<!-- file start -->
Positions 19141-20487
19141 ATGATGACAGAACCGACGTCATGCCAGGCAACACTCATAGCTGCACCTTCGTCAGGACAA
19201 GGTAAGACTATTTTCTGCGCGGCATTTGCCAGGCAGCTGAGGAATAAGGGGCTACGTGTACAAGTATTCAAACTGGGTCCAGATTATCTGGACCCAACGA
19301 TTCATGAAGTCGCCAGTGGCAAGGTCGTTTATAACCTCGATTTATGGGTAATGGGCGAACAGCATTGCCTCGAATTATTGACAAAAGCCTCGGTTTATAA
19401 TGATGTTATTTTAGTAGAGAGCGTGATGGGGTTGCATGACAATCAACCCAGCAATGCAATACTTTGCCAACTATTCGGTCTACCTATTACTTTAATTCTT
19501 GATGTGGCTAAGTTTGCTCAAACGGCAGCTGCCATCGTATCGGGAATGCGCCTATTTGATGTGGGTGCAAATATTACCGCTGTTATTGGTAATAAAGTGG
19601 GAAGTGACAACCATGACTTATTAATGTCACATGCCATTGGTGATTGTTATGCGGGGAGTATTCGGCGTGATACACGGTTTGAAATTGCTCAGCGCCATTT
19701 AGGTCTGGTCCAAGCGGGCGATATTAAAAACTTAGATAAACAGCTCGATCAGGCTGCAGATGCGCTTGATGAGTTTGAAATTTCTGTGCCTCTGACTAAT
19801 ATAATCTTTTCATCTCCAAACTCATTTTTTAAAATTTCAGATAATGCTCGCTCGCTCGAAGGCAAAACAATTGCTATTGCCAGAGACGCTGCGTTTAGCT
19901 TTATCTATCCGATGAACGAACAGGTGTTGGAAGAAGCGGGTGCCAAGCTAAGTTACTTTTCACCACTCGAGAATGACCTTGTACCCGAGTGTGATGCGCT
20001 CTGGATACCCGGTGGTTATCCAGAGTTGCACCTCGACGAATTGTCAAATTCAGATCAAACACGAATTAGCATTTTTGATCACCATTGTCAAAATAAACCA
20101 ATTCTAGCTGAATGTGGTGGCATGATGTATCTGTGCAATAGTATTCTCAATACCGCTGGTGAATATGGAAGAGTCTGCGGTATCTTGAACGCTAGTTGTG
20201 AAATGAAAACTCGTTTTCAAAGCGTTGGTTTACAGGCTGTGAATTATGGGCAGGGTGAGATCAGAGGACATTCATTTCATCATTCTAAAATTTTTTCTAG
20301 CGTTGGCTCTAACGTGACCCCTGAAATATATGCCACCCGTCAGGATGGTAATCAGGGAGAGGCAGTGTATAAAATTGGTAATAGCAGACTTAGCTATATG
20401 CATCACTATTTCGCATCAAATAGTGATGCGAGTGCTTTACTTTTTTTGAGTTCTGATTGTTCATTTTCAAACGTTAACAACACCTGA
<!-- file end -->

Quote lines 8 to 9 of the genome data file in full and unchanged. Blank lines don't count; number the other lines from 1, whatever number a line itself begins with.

19701 AGGTCTGGTCCAAGCGGGCGATATTAAAAACTTAGATAAACAGCTCGATCAGGCTGCAGATGCGCTTGATGAGTTTGAAATTTCTGTGCCTCTGACTAAT
19801 ATAATCTTTTCATCTCCAAACTCATTTTTTAAAATTTCAGATAATGCTCGCTCGCTCGAAGGCAAAACAATTGCTATTGCCAGAGACGCTGCGTTTAGCT